The minute I headed out on the bike course I knew it was going to be a long day with the wind.  And as soon as I turned onto 95 for the second out and back and felt the impact of that headwind I knew it was going to be up to ME to not get defeated.  I did everything in my control and didn't look at my time or speed.  I stayed on top of my nutrition and hydration exactly as I had planned and could not have been more happy with how I felt, but also to be off the bike.  I don't have a whole lot to say about the bike other than it was HARD.  The hills are one thing, but top it off with a relentless headwind and your brain and mindset will be the most influential factors.  I got off the bike about :25 minutes later than I expected (although I didn't really have a set goal for this bike, knowing the wind would be a factor), no idea where I was ranked, but 100% prepared for the run.  I ate every single piece/calorie of nutrition I had planned (including a stop for the first time ever at special needs for 2 more bottles of OSMO nutrition) and topped it off with a gel (first one of the day) as I rode into transition.
I did not know at any time during the day what my AG rank was.  My spectators were having quite the party, and when my husband came up to me on the run course I asked, but he had no idea.  It didn't matter.  I was staying with my plan and doing everything that I could do have a good day.  I held back as much as I could for the first couple of miles but my legs were wanting to go.  I was about :15/mile over my plan but it felt natural so I just kept myself in control and focused.

I did 2 things differently on this race than every before.  I carried a bottle of OSMO with me for the first half of the run (the plan was to drink it in the first couple of miles, but I was really hydrated from the bike so I took sips of it, just like in training every single mile) AND I grabbed another bottle at special needs to take with me for the second half).  I did 1 gel every 4 miles (getting 5 in) with the last one at mile 19.   I did not walk through any aid stations until mile 21, and from there until the finish line I walked just enough to get some cola in my system and head on my way.


I was tired (who wouldn't be), and I did have to dig to find the energy to pass a couple of girls in my age group, but I never once felt like I could not make it, or that I was done.  My stomach felt great (as great as can be) the entire day and I never once lost my focus.  I didn't alter my plan (it's VERY easy to do when you are feeling great at the beginning of the run) and just kept plugging away.  In the last 3 miles I encouraged the spectators for cheers and as I headed down Sherman I smiled.  I held back tears and in the last few 100 feet of the day I high fived every single person I could.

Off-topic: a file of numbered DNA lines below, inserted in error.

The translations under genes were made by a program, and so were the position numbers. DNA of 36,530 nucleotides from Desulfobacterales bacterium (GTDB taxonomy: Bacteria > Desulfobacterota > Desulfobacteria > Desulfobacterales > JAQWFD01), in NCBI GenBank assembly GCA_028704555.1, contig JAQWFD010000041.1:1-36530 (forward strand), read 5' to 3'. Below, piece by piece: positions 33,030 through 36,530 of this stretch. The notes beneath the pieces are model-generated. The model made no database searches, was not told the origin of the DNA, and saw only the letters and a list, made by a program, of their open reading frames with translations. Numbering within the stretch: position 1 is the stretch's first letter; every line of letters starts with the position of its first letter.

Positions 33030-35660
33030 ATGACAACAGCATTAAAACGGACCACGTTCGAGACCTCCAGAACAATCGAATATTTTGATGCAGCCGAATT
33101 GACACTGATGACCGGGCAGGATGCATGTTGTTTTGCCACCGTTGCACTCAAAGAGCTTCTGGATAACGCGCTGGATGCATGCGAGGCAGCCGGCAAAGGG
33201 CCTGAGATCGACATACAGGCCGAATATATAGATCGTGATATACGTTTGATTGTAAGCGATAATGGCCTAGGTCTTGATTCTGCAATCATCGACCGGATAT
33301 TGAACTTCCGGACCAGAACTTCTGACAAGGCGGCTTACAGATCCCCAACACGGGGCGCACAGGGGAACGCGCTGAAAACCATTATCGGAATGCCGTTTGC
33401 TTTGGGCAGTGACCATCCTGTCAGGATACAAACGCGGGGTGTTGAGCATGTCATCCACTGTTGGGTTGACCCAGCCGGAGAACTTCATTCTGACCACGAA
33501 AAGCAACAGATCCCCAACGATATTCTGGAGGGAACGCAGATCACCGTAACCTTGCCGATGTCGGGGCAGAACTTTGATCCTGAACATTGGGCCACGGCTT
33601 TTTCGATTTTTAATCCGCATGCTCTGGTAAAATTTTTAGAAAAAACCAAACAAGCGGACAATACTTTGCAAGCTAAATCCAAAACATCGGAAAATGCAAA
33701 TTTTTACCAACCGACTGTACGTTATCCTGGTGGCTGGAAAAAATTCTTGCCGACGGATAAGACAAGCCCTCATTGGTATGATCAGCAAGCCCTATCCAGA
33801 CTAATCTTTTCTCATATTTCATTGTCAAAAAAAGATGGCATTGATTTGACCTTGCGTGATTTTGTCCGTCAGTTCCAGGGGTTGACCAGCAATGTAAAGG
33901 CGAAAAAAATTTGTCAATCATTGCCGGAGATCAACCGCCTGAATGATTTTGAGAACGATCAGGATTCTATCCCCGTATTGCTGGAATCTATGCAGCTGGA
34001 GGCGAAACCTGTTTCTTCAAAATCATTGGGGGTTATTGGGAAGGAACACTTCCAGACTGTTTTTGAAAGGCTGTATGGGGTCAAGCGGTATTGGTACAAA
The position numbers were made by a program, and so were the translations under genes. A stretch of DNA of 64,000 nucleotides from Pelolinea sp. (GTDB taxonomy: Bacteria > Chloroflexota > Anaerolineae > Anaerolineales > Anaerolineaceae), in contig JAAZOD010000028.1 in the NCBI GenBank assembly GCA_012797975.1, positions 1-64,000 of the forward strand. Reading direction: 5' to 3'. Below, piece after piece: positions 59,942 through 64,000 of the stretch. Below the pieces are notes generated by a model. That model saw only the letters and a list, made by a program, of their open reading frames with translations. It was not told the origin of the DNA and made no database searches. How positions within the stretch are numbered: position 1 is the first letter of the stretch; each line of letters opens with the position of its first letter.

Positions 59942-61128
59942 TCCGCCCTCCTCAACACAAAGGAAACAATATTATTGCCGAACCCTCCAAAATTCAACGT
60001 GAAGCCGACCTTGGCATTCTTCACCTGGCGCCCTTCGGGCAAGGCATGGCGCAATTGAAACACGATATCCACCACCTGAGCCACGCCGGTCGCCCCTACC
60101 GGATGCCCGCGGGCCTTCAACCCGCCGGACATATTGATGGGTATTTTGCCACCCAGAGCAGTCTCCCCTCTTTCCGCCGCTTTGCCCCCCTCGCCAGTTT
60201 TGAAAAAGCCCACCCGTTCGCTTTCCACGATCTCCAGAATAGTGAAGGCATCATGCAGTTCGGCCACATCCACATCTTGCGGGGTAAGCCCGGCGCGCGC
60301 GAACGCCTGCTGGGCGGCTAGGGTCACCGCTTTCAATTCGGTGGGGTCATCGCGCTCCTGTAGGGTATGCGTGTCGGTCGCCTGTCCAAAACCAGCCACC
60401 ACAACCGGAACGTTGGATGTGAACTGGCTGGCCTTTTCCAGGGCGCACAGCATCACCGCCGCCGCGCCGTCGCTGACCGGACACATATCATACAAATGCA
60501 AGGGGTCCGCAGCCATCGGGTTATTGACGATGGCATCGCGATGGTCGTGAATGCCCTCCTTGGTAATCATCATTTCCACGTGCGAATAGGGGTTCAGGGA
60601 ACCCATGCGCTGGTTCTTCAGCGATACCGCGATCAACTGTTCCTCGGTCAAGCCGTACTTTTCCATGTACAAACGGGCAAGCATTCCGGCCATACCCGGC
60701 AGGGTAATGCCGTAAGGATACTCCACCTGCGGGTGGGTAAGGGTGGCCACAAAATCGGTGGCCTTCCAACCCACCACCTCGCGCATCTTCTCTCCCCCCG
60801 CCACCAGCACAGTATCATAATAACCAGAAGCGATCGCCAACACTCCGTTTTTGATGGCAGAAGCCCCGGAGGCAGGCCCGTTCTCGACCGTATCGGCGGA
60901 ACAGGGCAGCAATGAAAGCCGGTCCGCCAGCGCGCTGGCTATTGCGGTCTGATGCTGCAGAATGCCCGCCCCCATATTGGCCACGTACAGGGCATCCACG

This was a 4 minute IM Marathon PR on a HARD course, 40+ minute course run PR and a ~45min course PR.  I ended up 6th in my Age Group missing 5th (the podium) by 2 minutes.

I'm elated with my day, and even more excited for my first time coaching an athlete and friend to an Ironman.  Not just an Ironman but a ~20minute PR on a VERY hard day.  Sippy, you made this day even more special than I could have imagined.
Training for this race was such an amazing experience.  We had an awesome group of ladies to spend hours and miles and fun times together. It was such an epic journey, and it made the celebration even sweeter.
I can not thank our supporters for having such a FUN time out there cheering for us all day long.  From what I hear, it was just as epic for you as it was for us out there on 95.  Your day may have been a bit more entertaining ;)  It was an absolute blast to have you all at the finish line!
And, as always, thank you to Michelle for being my friend, my mentor and my coach.  You have been on this journey with me now for over 3 years and you have taught me so much about myself, my abilities as well as help me find aspirations I didn't know I had.  I trust you with helping me recover, and start up the preparation for the next step in achieving my newest dream!  Even if it means giving up peanut butter for a week.

#TeamBSC


1 comment:

Run Gunn Run said...

You are a stud! Congrats on an AMAZING day out there Krista! Proud to call you a teammate and a friend! #teamBSC